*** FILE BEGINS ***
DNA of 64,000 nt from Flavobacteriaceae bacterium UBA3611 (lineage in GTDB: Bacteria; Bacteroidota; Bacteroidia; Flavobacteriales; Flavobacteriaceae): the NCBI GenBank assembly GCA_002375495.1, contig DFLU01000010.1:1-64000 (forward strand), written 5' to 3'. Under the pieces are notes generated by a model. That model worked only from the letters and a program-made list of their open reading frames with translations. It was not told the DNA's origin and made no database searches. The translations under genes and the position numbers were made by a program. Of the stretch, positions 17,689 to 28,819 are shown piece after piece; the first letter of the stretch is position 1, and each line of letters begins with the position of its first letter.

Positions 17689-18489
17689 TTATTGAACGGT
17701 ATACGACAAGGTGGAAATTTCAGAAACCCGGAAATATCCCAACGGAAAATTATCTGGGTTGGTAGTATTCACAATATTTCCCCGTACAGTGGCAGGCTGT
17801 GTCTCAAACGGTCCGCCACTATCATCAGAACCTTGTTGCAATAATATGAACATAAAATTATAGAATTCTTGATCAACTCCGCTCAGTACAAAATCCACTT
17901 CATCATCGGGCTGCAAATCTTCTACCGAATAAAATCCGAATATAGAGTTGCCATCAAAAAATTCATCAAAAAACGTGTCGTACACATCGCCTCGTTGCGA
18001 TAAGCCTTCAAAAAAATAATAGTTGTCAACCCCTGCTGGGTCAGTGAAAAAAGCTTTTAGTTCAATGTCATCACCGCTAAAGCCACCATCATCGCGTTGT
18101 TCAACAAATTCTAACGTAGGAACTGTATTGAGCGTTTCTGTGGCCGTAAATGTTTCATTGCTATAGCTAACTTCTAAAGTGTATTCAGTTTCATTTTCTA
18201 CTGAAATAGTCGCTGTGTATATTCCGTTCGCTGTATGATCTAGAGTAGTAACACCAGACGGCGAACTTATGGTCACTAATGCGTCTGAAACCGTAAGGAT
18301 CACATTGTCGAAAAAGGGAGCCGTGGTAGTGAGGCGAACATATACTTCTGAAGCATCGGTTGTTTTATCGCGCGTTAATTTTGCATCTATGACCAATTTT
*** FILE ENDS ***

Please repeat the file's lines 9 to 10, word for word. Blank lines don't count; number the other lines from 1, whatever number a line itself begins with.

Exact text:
18201 CTGAAATAGTCGCTGTGTATATTCCGTTCGCTGTATGATCTAGAGTAGTAACACCAGACGGCGAACTTATGGTCACTAATGCGTCTGAAACCGTAAGGAT
18301 CACATTGTCGAAAAAGGGAGCCGTGGTAGTGAGGCGAACATATACTTCTGAAGCATCGGTTGTTTTATCGCGCGTTAATTTTGCATCTATGACCAATTTT